HK scientists say new research points to ‘functional cure’ for HIV

FILE PHOTO: A nurse (L) hands out a red ribbon to a woman, to mark World Aids Day, at the entrance of Emilio Ribas Hospital, in Sao Paulo December 1, 2014. REUTERS/Nacho Doce

HONG KONG (Reuters) – A research team at Hong Kong University’s AIDS Institute says it may have found a “functional cure” to HIV, the virus that causes AIDS, in a major breakthrough that could see a new antibody be used for both prevention and treatment.

The research by the team led by Professor Chen Zhiwei comes as China is facing a growing epidemic issue among high risk groups, including men who have sex with men and sex workers.

There are about 850,000 people in China infected with HIV, according to the U.N.-supported AIDS Data Hub.

The HIV virus disables the immune system and makes people far more vulnerable to infections and disease.

Chen’s discovery, which has been tested on mice, shows that the new antibody can help control the virus and eliminate infected cells.

The antibody would be able to treat all varieties of HIV – a first, Chen said – as there is no one vaccine to treat the many different types of HIV viruses.

“For our newly discovered bispecific antibody, it works for all of them, so that’s the major difference,” Chen told Reuters.

Chen said a “functional cure” means the virus level would be so low as to be undetectable in the body, as long as people continued taking injections of the antibody, perhaps on a quarterly basis, or less frequently.

The findings by Chen’s team have been published in the Journal of Clinical Investigation, one of the world’s leading biomedical journals.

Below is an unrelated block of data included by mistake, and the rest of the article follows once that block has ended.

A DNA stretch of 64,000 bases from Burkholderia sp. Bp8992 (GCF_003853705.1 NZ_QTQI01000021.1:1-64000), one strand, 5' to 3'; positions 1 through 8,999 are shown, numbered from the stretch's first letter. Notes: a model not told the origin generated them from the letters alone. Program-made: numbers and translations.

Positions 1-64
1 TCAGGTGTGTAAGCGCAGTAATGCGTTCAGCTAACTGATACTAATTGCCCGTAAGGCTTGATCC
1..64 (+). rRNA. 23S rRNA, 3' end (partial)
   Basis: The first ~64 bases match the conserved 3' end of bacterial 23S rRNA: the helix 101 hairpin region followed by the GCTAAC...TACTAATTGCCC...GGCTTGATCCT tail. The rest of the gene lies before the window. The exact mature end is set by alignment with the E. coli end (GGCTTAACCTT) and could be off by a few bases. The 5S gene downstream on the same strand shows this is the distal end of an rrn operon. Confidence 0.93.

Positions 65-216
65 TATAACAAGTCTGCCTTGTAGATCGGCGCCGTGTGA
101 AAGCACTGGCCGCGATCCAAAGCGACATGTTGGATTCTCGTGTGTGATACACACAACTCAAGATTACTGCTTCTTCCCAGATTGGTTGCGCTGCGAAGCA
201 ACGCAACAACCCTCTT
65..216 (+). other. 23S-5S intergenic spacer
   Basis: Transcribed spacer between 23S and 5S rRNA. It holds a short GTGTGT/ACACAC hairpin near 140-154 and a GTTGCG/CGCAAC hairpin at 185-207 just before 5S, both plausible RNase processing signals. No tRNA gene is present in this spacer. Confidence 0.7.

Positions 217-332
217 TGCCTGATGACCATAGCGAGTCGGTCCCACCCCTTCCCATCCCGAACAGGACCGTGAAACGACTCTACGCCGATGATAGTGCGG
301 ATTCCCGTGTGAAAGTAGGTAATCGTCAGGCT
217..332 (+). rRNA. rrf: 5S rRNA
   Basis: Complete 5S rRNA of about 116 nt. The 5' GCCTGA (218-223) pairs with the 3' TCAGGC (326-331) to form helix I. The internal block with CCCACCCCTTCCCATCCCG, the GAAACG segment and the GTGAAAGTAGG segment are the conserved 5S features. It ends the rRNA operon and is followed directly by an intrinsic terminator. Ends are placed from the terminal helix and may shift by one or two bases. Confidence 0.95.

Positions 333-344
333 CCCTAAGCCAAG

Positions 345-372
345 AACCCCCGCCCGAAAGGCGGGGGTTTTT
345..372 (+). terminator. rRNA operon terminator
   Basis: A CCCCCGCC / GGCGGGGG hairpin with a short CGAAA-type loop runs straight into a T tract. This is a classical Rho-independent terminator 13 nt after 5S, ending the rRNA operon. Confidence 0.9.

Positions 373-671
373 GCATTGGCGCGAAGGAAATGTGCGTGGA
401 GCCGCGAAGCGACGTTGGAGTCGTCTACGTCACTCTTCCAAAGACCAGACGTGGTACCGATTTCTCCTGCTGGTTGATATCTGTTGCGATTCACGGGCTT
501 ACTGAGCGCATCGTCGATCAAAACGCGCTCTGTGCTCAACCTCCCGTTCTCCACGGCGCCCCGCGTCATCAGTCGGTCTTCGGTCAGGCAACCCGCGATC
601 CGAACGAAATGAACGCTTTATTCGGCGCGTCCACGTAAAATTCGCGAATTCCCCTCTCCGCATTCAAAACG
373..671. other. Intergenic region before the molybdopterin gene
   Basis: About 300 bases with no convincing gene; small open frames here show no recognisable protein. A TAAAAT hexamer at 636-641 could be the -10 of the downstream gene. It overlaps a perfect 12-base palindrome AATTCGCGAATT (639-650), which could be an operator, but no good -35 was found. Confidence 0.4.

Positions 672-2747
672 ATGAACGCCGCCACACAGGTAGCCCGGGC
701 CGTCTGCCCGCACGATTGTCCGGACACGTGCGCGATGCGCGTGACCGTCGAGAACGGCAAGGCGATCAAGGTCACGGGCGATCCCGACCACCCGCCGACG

People infected with HIV can keep the virus under control with antiretroviral drugs, which stop the virus from infecting new cells.

However, treatments must be taken daily and do not eliminate the infected cells from the body. The virus can, therefore, still exist and come back if patients stop taking their medication properly.

The new antibody would have a significantly longer half-life than current treatments, and could, for example, be administered on a quarterly basis, Chen said.

This would make it easier to administer than the daily treatment that most HIV infected patients must undergo.

While the results are promising Andrew Chidgey, chief executive of the group AIDS Concern in Hong Kong, said it did not mean the treatment would be readily available very soon.

“Governments are being very slow to implement programmes here. So just because a treatment becomes available, doesn’t mean that people will get it, or that it will have an impact.”

Chen and his team say they are aiming to bring the antibody into clinical trials and give a time frame of three to five years.

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